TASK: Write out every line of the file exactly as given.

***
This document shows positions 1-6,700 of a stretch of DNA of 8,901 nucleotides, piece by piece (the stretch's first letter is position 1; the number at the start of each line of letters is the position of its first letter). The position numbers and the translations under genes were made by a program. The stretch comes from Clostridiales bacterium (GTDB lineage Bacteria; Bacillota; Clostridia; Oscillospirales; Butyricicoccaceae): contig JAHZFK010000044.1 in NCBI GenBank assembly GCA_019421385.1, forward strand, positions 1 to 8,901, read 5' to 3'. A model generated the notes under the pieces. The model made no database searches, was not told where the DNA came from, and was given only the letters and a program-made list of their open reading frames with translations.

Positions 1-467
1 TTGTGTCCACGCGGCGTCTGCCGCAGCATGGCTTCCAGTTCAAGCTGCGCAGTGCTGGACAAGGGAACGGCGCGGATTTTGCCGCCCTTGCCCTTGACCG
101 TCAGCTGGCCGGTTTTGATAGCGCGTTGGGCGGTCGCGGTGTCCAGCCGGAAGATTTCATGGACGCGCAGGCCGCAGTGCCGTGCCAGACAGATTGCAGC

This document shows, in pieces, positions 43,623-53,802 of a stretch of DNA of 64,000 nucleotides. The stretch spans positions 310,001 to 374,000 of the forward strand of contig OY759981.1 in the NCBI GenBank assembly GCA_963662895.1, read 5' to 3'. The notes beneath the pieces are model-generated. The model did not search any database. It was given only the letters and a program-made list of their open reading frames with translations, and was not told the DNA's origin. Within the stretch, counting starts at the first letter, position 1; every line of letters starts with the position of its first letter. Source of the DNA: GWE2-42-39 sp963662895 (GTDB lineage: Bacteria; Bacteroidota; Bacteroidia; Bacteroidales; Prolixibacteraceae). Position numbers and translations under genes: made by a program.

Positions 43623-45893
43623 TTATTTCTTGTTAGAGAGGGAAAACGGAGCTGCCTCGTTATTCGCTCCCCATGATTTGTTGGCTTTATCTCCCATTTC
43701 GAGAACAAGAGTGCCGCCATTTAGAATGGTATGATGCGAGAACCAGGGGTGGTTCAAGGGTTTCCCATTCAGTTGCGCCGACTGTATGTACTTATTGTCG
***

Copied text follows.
This document shows positions 1-6,700 of a stretch of DNA of 8,901 nucleotides, piece by piece (the stretch's first letter is position 1; the number at the start of each line of letters is the position of its first letter). The position numbers and the translations under genes were made by a program. The stretch comes from Clostridiales bacterium (GTDB lineage Bacteria; Bacillota; Clostridia; Oscillospirales; Butyricicoccaceae): contig JAHZFK010000044.1 in NCBI GenBank assembly GCA_019421385.1, forward strand, positions 1 to 8,901, read 5' to 3'. A model generated the notes under the pieces. The model made no database searches, was not told where the DNA came from, and was given only the letters and a program-made list of their open reading frames with translations.

Positions 1-467
1 TTGTGTCCACGCGGCGTCTGCCGCAGCATGGCTTCCAGTTCAAGCTGCGCAGTGCTGGACAAGGGAACGGCGCGGATTTTGCCGCCCTTGCCCTTGACCG
101 TCAGCTGGCCGGTTTTGATAGCGCGTTGGGCGGTCGCGGTGTCCAGCCGGAAGATTTCATGGACGCGCAGGCCGCAGTGCCGTGCCAGACAGATTGCAGC

This document shows, in pieces, positions 43,623-53,802 of a stretch of DNA of 64,000 nucleotides. The stretch spans positions 310,001 to 374,000 of the forward strand of contig OY759981.1 in the NCBI GenBank assembly GCA_963662895.1, read 5' to 3'. The notes beneath the pieces are model-generated. The model did not search any database. It was given only the letters and a program-made list of their open reading frames with translations, and was not told the DNA's origin. Within the stretch, counting starts at the first letter, position 1; every line of letters starts with the position of its first letter. Source of the DNA: GWE2-42-39 sp963662895 (GTDB lineage: Bacteria; Bacteroidota; Bacteroidia; Bacteroidales; Prolixibacteraceae). Position numbers and translations under genes: made by a program.

Positions 43623-45893
43623 TTATTTCTTGTTAGAGAGGGAAAACGGAGCTGCCTCGTTATTCGCTCCCCATGATTTGTTGGCTTTATCTCCCATTTC
43701 GAGAACAAGAGTGCCGCCATTTAGAATGGTATGATGCGAGAACCAGGGGTGGTTCAAGGGTTTCCCATTCAGTTGCGCCGACTGTATGTACTTATTGTCG